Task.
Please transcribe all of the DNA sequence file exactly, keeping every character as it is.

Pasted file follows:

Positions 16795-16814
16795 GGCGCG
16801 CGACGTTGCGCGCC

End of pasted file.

Positions 16795-16814
16795 GGCGCG
16801 CGACGTTGCGCGCC